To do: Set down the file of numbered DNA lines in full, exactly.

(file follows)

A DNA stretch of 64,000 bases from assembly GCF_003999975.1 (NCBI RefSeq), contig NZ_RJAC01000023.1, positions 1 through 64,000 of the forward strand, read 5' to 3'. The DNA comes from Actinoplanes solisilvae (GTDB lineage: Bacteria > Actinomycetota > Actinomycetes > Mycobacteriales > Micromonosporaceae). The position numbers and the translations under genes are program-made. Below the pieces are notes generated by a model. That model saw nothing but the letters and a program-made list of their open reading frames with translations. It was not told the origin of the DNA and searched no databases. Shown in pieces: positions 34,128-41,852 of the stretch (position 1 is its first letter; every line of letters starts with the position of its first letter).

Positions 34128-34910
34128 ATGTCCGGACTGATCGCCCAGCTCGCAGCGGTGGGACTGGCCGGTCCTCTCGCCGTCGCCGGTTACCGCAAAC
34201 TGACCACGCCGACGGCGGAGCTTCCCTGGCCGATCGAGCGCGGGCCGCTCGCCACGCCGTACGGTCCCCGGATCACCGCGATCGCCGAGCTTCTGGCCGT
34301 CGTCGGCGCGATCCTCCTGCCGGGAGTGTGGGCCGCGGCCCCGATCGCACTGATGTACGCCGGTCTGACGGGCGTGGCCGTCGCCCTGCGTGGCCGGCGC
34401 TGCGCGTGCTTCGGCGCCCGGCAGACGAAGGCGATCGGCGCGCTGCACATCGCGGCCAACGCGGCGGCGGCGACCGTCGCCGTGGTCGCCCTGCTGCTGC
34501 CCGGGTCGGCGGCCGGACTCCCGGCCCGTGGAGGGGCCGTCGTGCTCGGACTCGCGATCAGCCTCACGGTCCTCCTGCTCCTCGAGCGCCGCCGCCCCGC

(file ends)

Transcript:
A DNA stretch of 64,000 bases from assembly GCF_003999975.1 (NCBI RefSeq), contig NZ_RJAC01000023.1, positions 1 through 64,000 of the forward strand, read 5' to 3'. The DNA comes from Actinoplanes solisilvae (GTDB lineage: Bacteria > Actinomycetota > Actinomycetes > Mycobacteriales > Micromonosporaceae). The position numbers and the translations under genes are program-made. Below the pieces are notes generated by a model. That model saw nothing but the letters and a program-made list of their open reading frames with translations. It was not told the origin of the DNA and searched no databases. Shown in pieces: positions 34,128-41,852 of the stretch (position 1 is its first letter; every line of letters starts with the position of its first letter).

Positions 34128-34910
34128 ATGTCCGGACTGATCGCCCAGCTCGCAGCGGTGGGACTGGCCGGTCCTCTCGCCGTCGCCGGTTACCGCAAAC
34201 TGACCACGCCGACGGCGGAGCTTCCCTGGCCGATCGAGCGCGGGCCGCTCGCCACGCCGTACGGTCCCCGGATCACCGCGATCGCCGAGCTTCTGGCCGT
34301 CGTCGGCGCGATCCTCCTGCCGGGAGTGTGGGCCGCGGCCCCGATCGCACTGATGTACGCCGGTCTGACGGGCGTGGCCGTCGCCCTGCGTGGCCGGCGC
34401 TGCGCGTGCTTCGGCGCCCGGCAGACGAAGGCGATCGGCGCGCTGCACATCGCGGCCAACGCGGCGGCGGCGACCGTCGCCGTGGTCGCCCTGCTGCTGC
34501 CCGGGTCGGCGGCCGGACTCCCGGCCCGTGGAGGGGCCGTCGTGCTCGGACTCGCGATCAGCCTCACGGTCCTCCTGCTCCTCGAGCGCCGCCGCCCCGC